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Commerce Secretary urges reauthorizing Export-Import Bank funding

John Bryson says losing the institution and its vital role in the economy would be "unacceptable." But some Republicans call the bank an example of crony capitalism.

April 14, 2012|By Jim Puzzanghera, Los Angeles Times

WASHINGTON — Urging Republicans to reauthorize funding of the Export-Import Bank, Commerce Secretary John Bryson said that losing the institution and its vital role in the economy would be "unacceptable."

Many in the GOP have been blocking the Obama administration's proposed reauthorization, under which the bank's total lending authority would increase to $140 billion by 2015 from the current $100-billion cap.

"Reauthorizing the Export-Import Bank should be a straightforward, sound and simple decision," Bryson said Friday. "Or put another way, losing Ex-Im at a time when America's businesses and workers are just getting back on their feet would be unacceptable."

Bryson made the comments in prepared remarks before a receptive audience — the bank's annual conference in Washington.

His push for reauthorization, part of an overall Obama administration effort, came a day after former President Clinton made the same pitch in his keynote address at the conference.

The bank helps finance U.S. exports with loan guarantees that ultimately are backed by the government. Its authorization expires at the end of next month.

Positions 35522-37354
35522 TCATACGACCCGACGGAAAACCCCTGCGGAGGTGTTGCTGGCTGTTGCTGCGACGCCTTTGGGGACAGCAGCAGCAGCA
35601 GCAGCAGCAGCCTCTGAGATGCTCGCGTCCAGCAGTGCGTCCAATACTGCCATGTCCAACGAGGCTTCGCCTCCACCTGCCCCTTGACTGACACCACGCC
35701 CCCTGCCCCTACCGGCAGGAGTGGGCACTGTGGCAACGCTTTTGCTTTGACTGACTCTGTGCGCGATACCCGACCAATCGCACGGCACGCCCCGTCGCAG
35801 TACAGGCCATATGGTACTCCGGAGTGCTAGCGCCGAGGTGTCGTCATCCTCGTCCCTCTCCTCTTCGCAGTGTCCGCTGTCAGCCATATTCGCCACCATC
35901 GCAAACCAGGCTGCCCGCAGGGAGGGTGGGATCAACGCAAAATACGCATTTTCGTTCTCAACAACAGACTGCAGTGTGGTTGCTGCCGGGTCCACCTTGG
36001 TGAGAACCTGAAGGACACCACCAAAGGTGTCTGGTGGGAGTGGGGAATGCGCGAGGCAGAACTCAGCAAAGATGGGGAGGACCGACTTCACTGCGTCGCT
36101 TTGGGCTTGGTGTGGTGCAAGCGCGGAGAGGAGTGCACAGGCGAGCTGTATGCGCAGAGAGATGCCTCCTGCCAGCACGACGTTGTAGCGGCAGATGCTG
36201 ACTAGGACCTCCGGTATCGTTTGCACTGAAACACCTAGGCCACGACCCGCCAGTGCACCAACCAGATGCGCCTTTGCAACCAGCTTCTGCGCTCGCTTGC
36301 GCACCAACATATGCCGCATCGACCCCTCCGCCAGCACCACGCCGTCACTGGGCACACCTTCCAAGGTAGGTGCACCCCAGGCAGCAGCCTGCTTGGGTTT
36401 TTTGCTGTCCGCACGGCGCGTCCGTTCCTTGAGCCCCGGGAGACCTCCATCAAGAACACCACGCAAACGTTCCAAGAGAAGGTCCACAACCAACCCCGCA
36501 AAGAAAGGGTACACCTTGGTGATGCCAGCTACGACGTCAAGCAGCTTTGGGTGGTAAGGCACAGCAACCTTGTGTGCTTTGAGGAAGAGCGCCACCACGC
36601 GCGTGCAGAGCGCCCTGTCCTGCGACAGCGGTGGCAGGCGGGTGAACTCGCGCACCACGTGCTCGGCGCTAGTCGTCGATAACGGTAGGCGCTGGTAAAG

Some leading business groups have joined the administration in asking Congress to reauthorize the bank and gradually increase its lending capacity.

But some Republicans call the bank an example of crony capitalism that leads the government to pick winners and losers in the marketplace. Opponents have been urged on by conservative groups such as the Club for Growth, which last month hammered the bank for past loan guarantees for Hollywood films.

Bryson said the bank's financing led to about $41 billion in U.S. exports last year, and the loan guarantees did not cost taxpayers any money.

"In fact, Ex-Im has actually generated revenues for the U.S. Treasury since the 1990s," he said. "Now that's smart government."

The bank has been working closely with the Commerce Department to try to meet President Obama's goal of doubling U.S. exports from 2010 to 2015.

jim.puzzanghera@latimes.com

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